U.N. rights boss chides China over Tibet protests
GENEVA (Reuters) - The top U.N. human rights official urged China on Friday to address deep-rooted frustrations that have led to desperate forms of protest by Tibetans, including some 60 self-immolations since March.
"Social stability in Tibet will never be achieved through heavy security measures and suppression of human rights," U.N. High Commissioner for Human Rights Navi Pillay said in a rare statement critical of China.
Pillay "urged Chinese authorities to promptly address the longstanding grievances that have led to an alarming escalation in desperate forms of protest, including self-immolations in Tibetan areas".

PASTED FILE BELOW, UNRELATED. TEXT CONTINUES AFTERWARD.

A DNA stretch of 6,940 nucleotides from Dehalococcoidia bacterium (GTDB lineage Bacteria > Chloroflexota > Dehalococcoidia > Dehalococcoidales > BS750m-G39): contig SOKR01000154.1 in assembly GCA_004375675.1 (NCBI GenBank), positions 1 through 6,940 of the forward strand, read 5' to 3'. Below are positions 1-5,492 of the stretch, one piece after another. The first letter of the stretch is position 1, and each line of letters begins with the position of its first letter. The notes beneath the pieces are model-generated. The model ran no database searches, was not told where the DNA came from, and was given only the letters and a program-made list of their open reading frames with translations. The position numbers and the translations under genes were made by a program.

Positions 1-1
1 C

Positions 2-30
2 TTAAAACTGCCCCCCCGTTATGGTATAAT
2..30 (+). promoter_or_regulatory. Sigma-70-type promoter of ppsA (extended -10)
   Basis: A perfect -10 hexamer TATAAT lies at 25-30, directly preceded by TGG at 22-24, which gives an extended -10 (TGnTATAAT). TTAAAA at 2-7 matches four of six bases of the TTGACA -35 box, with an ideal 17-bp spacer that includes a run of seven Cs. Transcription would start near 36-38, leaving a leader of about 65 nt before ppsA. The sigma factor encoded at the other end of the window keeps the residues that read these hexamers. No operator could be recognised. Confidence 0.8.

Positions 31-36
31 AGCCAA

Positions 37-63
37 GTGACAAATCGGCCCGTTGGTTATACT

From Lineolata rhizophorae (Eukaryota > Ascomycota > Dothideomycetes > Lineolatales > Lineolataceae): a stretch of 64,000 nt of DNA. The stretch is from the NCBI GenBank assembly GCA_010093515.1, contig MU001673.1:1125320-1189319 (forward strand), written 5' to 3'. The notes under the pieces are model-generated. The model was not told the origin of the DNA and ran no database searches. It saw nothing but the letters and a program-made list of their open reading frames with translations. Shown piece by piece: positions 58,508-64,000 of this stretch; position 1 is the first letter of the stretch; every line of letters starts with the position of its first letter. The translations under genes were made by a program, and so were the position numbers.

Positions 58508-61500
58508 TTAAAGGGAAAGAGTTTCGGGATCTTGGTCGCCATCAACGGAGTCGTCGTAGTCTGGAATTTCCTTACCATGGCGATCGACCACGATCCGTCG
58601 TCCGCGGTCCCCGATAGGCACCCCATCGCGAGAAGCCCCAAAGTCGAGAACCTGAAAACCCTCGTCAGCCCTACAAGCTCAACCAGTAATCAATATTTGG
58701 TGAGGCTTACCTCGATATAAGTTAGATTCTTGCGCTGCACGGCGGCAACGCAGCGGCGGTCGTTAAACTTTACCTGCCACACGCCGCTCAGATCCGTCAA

She also urged the government to respect the rights to peaceful assembly and expression and to release all those detained for exercising those rights.
The victims include seven Tibetans who set fire to themselves in the past two weeks in protest against what they claim is repressive Chinese rule in the Himalayan region.
The Chinese foreign ministry was not immediately available for comment. China has branded the self-immolators "terrorists" and criminals, and has blamed the exiled Tibetan spiritual leader, the Nobel Peace Prize-winning Dalai Lama, for inciting them.
(Reporting by Stephanie Nebehay in Geneva; additional reporting by Sui-Lee Wee in Beijing; Editing by Jon Boyle)
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